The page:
If you've reached your late 40s or early 50s and find you haven't saved much for retirement, don't just abandon your retirement goals. You can still save significant sums by approaching the task seriously. Here are seven strategies to consider to accelerate your retirement savings:
- Calculate precisely how much you'll need for retirement and how much you currently have saved. Although it's tempting to avoid this task when you don't want to hear the answer, finding out how much you'll be short can be a very big motivator in changing your behavior.
- Use your peak earning years to substantially increase your savings. Typically, your last few years of employment are your peak earning years. Instead of increasing your lifestyle as your pay increases, save all future pay raises. Consider downgrading your lifestyle, putting any cost reductions into savings. This can also help reduce the cost of your retirement, since a lower lifestyle now typically means you'll be satisfied with a lower lifestyle during retirement.
- Have a nonworking spouse re-enter the work force. Your children may now be out of the house or at least won't require as much supervision. It may make sense for a nonworking spouse to re-enter the work force, saving all earnings for retirement. Or you might want to take on a second job or start a business for additional income.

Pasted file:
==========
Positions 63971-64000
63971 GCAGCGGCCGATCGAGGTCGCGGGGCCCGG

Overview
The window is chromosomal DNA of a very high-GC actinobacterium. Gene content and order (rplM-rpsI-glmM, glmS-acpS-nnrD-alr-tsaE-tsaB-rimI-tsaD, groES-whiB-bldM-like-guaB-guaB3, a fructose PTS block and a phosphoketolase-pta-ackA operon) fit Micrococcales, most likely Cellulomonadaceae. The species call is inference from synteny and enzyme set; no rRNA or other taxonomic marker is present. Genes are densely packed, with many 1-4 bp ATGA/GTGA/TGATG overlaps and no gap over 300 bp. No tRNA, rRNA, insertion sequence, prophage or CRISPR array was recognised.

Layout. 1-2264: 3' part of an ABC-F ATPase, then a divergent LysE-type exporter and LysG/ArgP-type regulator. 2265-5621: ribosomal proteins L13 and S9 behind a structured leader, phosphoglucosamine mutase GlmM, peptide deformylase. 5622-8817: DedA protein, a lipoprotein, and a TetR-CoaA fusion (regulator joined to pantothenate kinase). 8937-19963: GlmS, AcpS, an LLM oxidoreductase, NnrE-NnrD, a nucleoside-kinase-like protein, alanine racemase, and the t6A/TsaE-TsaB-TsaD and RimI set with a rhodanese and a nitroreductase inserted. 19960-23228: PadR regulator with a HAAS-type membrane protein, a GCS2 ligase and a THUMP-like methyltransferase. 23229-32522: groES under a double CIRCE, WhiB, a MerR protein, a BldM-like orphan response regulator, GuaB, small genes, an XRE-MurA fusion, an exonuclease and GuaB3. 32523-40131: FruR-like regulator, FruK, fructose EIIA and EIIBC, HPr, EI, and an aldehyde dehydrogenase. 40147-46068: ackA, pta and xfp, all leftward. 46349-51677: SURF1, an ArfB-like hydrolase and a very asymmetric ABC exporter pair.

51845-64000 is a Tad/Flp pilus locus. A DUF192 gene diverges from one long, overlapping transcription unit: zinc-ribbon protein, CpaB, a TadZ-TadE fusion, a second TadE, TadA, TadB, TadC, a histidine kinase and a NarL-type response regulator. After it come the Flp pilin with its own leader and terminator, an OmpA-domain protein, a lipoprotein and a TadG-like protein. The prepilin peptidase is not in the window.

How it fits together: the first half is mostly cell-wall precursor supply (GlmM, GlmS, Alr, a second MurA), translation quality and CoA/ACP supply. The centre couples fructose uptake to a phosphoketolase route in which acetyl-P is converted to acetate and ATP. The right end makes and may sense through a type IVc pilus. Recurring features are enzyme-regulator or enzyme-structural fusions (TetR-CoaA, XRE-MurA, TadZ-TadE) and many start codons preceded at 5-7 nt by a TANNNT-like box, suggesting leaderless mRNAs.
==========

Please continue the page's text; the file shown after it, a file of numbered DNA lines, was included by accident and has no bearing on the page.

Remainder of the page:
- Contribute the maximum to tax-advantaged retirement plans. If your employer matches contributions to a 401(k) plan, contribute enough to take advantage of all matching amounts. This automatically increases your savings by the amount your company matches. Also look into traditional and Roth individual retirement accounts.
- Sell your house and buy a smaller one. At a minimum, the move should reduce your living expenses, allowing you to put the difference in savings. If you have significant equity in your original home, you may have proceeds left over that you can put into savings. If you have owned and lived in your home in at least two of the last five years, single taxpayers can exclude $250,000 of capital gain on the sale of a principal residence and married taxpayers filing jointly can exclude $500,000.
- Select your retirement date carefully. If you can't save the amounts needed by your desired retirement date, consider postponing retirement. Working a few extra years gives you more time to accumulate your savings and delays when you start withdrawing from those savings. Or consider working after retirement at least part time. Even a modest amount of income after retirement can substantially reduce the amount needed for retirement.
- Stay focused on your goals. At this age, it's imperative that you maintain your commitment to save for retirement.